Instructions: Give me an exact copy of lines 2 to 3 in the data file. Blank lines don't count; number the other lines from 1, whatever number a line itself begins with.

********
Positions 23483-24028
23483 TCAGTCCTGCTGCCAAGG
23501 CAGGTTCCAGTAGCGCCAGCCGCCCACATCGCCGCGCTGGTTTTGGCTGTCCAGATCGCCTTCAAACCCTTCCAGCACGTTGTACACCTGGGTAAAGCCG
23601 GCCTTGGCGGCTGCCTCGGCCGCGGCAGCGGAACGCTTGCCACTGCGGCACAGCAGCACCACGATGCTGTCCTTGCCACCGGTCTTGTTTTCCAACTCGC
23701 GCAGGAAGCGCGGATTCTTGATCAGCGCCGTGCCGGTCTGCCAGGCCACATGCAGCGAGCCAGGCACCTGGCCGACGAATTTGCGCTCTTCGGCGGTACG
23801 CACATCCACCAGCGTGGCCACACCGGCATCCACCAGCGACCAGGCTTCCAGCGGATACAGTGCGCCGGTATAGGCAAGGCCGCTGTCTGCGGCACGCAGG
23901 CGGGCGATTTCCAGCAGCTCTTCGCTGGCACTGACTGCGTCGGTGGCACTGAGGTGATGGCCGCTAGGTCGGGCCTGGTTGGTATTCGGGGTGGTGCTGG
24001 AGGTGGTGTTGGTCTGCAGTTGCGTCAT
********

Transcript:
23483 TCAGTCCTGCTGCCAAGG
23501 CAGGTTCCAGTAGCGCCAGCCGCCCACATCGCCGCGCTGGTTTTGGCTGTCCAGATCGCCTTCAAACCCTTCCAGCACGTTGTACACCTGGGTAAAGCCG